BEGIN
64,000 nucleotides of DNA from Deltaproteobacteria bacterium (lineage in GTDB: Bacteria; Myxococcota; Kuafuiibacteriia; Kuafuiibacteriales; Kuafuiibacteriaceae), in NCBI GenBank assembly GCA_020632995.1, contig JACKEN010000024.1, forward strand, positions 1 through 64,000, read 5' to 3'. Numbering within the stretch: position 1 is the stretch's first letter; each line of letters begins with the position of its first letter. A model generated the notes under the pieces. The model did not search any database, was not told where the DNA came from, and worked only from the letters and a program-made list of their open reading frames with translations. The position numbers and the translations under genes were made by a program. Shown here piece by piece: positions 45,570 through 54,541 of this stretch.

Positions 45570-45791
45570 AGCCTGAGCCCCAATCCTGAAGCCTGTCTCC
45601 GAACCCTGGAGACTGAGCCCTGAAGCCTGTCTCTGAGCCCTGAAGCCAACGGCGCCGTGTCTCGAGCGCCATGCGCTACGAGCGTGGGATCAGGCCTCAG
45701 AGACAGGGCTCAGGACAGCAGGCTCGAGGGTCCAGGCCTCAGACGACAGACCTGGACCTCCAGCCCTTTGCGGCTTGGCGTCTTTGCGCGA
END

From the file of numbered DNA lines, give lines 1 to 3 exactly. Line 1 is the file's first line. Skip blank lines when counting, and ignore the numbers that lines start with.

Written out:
64,000 nucleotides of DNA from Deltaproteobacteria bacterium (lineage in GTDB: Bacteria; Myxococcota; Kuafuiibacteriia; Kuafuiibacteriales; Kuafuiibacteriaceae), in NCBI GenBank assembly GCA_020632995.1, contig JACKEN010000024.1, forward strand, positions 1 through 64,000, read 5' to 3'. Numbering within the stretch: position 1 is the stretch's first letter; each line of letters begins with the position of its first letter. A model generated the notes under the pieces. The model did not search any database, was not told where the DNA came from, and worked only from the letters and a program-made list of their open reading frames with translations. The position numbers and the translations under genes were made by a program. Shown here piece by piece: positions 45,570 through 54,541 of this stretch.

Positions 45570-45791
45570 AGCCTGAGCCCCAATCCTGAAGCCTGTCTCC